Mavacamten improves symptoms in nonobstructive hypertrophic cardiomyopathy
The novel myosin inhibitor mavacamten is well tolerated in patients with symptomatic nonobstructive hypertrophic cardiomyopathy (nHCM) and leads to a significant decrease in N-terminal pro–B-type natriuretic peptide (NT-proBNP) and cardiac troponin I (cTnI), which suggests improvement in myocardial wall stress, a study has shown.
“By altering the contractile mechanics of the cardiomyocyte, myosin inhibitors have the potential to modify pathophysiology and improve symptoms associated with HCM,” the investigators said.
This multicentre, double-blind, placebo-controlled, dose-ranging phase II study included 59 adult patients (mean age, 54 years; 58 percent women) with symptomatic nHCM (New York Heart Association functional class II/III), left ventricular ejection fraction (LVEF) ≥55 percent, and NT-proBNP) ≥300 pg/ml.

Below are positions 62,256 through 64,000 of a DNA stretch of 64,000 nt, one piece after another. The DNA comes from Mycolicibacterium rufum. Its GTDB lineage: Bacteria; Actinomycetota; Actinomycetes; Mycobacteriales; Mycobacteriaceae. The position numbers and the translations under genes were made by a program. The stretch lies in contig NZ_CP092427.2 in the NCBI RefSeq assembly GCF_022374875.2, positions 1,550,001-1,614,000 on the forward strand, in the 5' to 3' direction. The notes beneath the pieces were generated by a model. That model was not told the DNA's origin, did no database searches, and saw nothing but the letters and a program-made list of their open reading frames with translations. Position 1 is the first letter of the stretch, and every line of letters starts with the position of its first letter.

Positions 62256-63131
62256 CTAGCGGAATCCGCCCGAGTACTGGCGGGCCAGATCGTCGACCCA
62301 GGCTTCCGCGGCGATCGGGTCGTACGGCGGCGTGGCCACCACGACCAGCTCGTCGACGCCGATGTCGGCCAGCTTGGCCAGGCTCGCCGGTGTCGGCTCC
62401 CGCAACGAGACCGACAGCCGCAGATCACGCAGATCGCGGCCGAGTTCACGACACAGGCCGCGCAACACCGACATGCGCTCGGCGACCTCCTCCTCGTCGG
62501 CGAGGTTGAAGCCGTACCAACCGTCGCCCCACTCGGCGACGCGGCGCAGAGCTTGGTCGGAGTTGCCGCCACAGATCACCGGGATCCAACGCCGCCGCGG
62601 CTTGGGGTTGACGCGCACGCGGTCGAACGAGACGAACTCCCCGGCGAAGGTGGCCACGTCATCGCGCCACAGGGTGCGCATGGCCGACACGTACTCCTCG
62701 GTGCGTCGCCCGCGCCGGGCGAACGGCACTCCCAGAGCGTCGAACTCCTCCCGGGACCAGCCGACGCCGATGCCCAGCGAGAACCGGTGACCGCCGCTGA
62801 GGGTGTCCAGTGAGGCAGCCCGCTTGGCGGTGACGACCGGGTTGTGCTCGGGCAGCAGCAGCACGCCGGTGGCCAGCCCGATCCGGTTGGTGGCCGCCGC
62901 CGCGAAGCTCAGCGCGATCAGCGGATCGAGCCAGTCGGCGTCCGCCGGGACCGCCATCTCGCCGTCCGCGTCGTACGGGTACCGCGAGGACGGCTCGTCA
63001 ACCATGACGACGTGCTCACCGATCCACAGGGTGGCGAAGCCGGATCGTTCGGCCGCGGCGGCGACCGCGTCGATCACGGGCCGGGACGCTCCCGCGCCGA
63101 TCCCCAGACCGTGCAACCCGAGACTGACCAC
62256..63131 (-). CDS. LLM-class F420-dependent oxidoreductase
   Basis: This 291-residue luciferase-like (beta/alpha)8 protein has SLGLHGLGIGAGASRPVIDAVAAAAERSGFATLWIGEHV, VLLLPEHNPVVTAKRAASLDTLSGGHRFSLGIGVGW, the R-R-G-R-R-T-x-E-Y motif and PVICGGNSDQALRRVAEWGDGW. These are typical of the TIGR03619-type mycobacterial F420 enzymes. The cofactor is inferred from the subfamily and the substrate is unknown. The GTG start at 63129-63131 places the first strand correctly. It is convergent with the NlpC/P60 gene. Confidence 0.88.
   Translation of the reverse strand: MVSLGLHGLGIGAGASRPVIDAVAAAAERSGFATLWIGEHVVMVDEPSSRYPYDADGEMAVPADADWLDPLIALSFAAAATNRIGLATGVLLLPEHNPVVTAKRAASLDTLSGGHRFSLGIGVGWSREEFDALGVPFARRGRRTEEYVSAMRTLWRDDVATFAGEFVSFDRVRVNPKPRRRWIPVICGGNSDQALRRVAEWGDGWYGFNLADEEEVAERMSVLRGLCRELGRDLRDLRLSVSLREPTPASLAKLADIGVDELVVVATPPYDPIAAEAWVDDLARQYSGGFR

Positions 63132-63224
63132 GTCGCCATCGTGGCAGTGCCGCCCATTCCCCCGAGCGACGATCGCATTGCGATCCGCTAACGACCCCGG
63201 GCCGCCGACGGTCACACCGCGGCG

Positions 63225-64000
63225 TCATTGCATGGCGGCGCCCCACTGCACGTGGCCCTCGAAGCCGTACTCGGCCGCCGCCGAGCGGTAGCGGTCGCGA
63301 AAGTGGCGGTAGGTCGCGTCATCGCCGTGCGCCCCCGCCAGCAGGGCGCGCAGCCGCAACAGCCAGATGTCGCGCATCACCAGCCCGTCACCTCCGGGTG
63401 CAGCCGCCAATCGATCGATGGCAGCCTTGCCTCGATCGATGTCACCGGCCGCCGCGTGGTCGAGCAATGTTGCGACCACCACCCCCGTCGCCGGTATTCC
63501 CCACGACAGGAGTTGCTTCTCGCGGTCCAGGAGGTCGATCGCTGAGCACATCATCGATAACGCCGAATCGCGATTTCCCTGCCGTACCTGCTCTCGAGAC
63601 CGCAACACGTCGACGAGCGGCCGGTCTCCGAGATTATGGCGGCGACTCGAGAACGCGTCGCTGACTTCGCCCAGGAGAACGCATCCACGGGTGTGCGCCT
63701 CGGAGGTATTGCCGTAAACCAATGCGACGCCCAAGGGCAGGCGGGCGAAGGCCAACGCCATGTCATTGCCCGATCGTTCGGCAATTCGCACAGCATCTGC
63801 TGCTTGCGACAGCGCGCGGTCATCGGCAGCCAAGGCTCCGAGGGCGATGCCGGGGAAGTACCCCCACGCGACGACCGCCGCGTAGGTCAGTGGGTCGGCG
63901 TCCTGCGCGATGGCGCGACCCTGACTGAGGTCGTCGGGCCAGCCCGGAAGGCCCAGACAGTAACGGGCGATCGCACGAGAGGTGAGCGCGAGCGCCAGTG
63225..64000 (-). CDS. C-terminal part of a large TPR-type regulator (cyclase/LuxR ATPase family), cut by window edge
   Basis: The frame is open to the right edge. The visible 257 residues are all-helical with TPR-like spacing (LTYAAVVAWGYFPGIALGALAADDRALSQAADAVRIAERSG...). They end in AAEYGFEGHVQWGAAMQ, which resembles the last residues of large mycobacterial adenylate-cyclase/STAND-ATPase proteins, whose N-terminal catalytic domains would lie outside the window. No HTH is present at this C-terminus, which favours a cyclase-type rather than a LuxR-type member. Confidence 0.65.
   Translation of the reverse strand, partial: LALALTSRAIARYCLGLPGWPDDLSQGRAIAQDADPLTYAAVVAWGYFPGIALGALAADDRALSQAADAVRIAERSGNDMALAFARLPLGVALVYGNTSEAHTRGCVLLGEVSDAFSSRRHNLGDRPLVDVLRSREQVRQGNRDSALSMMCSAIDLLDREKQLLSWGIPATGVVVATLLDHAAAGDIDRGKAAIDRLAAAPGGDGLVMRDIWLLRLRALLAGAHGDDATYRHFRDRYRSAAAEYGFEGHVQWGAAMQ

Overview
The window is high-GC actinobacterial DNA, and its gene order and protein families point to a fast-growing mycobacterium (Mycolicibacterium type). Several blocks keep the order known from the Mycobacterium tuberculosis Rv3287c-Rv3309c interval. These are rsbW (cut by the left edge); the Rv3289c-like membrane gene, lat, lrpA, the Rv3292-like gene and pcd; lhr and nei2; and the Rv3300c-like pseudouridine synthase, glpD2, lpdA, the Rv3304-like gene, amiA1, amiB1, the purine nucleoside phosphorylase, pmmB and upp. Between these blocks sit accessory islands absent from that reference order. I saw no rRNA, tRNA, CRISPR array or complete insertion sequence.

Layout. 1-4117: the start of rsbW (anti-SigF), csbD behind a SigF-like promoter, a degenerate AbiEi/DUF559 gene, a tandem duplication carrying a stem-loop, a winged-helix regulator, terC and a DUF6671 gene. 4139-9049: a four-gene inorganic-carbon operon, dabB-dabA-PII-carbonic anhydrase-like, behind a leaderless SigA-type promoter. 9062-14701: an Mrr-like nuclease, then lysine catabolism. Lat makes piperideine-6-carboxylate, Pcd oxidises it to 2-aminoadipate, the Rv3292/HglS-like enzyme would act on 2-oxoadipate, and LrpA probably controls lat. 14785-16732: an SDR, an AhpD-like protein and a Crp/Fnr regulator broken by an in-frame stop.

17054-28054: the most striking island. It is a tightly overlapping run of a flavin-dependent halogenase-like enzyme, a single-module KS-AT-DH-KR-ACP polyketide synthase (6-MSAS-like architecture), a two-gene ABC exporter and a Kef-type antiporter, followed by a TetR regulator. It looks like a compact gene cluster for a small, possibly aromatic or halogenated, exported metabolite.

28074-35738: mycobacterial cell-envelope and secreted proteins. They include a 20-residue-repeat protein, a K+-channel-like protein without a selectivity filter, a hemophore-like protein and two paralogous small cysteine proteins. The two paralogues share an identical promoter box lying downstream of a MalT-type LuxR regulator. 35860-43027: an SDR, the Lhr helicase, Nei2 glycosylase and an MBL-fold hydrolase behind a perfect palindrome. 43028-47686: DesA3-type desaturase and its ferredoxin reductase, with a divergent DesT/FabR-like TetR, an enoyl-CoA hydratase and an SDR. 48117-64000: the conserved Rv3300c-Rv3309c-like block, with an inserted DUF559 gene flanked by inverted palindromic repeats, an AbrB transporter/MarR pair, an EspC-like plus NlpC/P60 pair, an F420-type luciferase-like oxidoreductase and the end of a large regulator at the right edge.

Participants were randomly assigned 1:1:1 to mavacamten at a pharmacokinetic-adjusted dose (targeting plasma levels: 200 ng/ml, n=19; 500 ng/ml, n=21) or placebo (n=19) for 16 weeks, followed by a washout period of 8 weeks. Initial dose was 5 mg daily with one dose titration at week 6.
Fewer participants on mavacamten had serious adverse events compared to those on placebo (10 percent vs 21 percent). Five patients on mavacamten had reversible reduction in LVEF ≤45 percent.
A substantial reduction in NT-proBNP was observed in the pooled mavacamten group compared to the placebo group (53 percent vs 1 percent), with geometric mean differences of –435 and –6 pg/ml, respectively (p=0.0005). The cTnI also had a significant decrease in the pooled mavacamten vs the placebo group (34 percent vs 4 percent), with geometric mean differences of –0.008 and 0.001 ng/ml, respectively (p=0.009).
“These results set the stage for future studies of mavacamten in this patient population using clinical parameters, including LVEF, to guide dosing,” the investigators said.